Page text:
RTÉ insisted on strict conditions for Shane Ross interview about Mary Lou McDonald book

Failure to publish interview questioned in Oireachtas, with Taoiseach stating ‘greater transparency’ needed from broadcaster

RTÉ told Shane Ross and his publishers that it would insist on strict conditions for an interview about his book, Mary Lou McDonald: A Republican Riddle.

The State broadcaster stipulated that Mr Ross could not mention the Sinn Féin leader’s house and that the word “grooming” should not be used about her ascent to the party’s leadership. In addition, it said there should be no mention of a specific member of her family.

The former minister’s publishers undertook to supply relevant parts of the book, before it had been published, to Sinn Féin to enable the party to have a right of reply to any points raised by Mr Ross in the interview.

The interview was later dropped, leading Taoiseach Micheál Martin to question the decision in the Dáil on Tuesday and to say that RTÉ’s decision “demands greater transparency and explanation”.


A tape of the interview was not supplied to Sinn Féin in advance of the intended publication date. However, in a series of communications in advance of the recording there were several exchanges between Mr Ross and RTÉ about what could and could not be discussed.

RTÉ repeatedly told Mr Ross that the interview would have to be reviewed by its lawyers, that Sinn Féin would be afforded a right to respond to any points he made and that sections of the book would have to be made available to facilitate the party’s responses.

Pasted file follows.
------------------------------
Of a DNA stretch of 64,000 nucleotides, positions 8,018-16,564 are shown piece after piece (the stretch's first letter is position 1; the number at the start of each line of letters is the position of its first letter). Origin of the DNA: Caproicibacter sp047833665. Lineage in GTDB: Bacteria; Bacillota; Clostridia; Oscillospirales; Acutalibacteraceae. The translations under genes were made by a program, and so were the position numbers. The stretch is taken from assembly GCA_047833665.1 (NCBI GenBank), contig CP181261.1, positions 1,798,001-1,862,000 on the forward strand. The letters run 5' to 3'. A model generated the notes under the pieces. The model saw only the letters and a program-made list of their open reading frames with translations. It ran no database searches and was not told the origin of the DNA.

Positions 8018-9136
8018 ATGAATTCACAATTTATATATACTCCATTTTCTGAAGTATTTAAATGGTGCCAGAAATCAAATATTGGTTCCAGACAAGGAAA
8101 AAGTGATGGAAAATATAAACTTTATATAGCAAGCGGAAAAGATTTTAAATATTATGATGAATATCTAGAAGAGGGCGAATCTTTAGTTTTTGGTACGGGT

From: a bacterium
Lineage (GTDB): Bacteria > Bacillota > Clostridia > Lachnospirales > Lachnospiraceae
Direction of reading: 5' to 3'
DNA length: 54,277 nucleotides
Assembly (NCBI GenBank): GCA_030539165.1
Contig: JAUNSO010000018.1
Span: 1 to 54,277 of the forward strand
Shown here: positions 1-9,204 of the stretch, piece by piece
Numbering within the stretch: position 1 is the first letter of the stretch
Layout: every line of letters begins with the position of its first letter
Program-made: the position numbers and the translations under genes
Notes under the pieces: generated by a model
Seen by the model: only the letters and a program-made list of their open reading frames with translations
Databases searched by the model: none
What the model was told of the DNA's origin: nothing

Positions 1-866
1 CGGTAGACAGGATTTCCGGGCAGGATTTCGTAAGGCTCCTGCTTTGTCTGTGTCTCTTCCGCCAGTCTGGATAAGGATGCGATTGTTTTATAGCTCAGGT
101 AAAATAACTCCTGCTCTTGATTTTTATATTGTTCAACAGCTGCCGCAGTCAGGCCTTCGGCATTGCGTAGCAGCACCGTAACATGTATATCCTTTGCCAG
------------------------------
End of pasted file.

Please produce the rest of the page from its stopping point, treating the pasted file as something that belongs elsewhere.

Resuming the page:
Mr Ross’s publishers agreed to all the conditions laid down by the station – which is currently defending a High Court claim for defamation against Ms McDonald – including supplying sections of the book which might be requested.

Some days after it was recorded, RTÉ informed Mr Ross that the station did not intend to broadcast the interview, citing “editorial guidelines”.

According to Mr Ross, staff from the station told him it was “a great interview and a great book” but senior RTÉ sources told The Irish Times that the segment was “a bit boring”.

A political row has blown up over the issue, with Government TDs accusing RTÉ of censoring Mr Ross, an independent minister in the last government whose book about the Sinn Féin leader was launched last week.

RTÉ has said that it made the decision not to broadcast the interview on editorial grounds, while Sinn Féin has largely kept its head down.

Unusually, Sinn Féin TDs have not made themselves available for press interviews in Leinster House this week.

RTÉ is to be invited to the Oireachtas media committee to explain how it makes editorial decisions, including in relation to the recent dropping of the interview with Mr Ross.

After exchanges between Fine Gael members, who wanted to hear from RTÉ on the issue, and Sinn Fein members, who opposed the move, Fianna Fáil Senator Malcom Byrne suggested a compromise which members have accepted. RTÉ, the Broadcasting Authority of Ireland and Virgin Media are to be invited to the committee for a discussion on the European Media Freedom Act.

The committee says it will “fully respect editorial independence of the media” and wants “to explore how RTÉ makes its decisions on particular issues”.

Those issues will include the abandoned interview Mr Ross, the treatment of issues relating to trans people, coverage of climate issues and what Government TDs say is “the imbalance on current affairs programmes” where there are often a number of opposition politicians and one government representative.

Pat Leahy

Pat Leahy

Pat Leahy is Political Editor of The Irish Times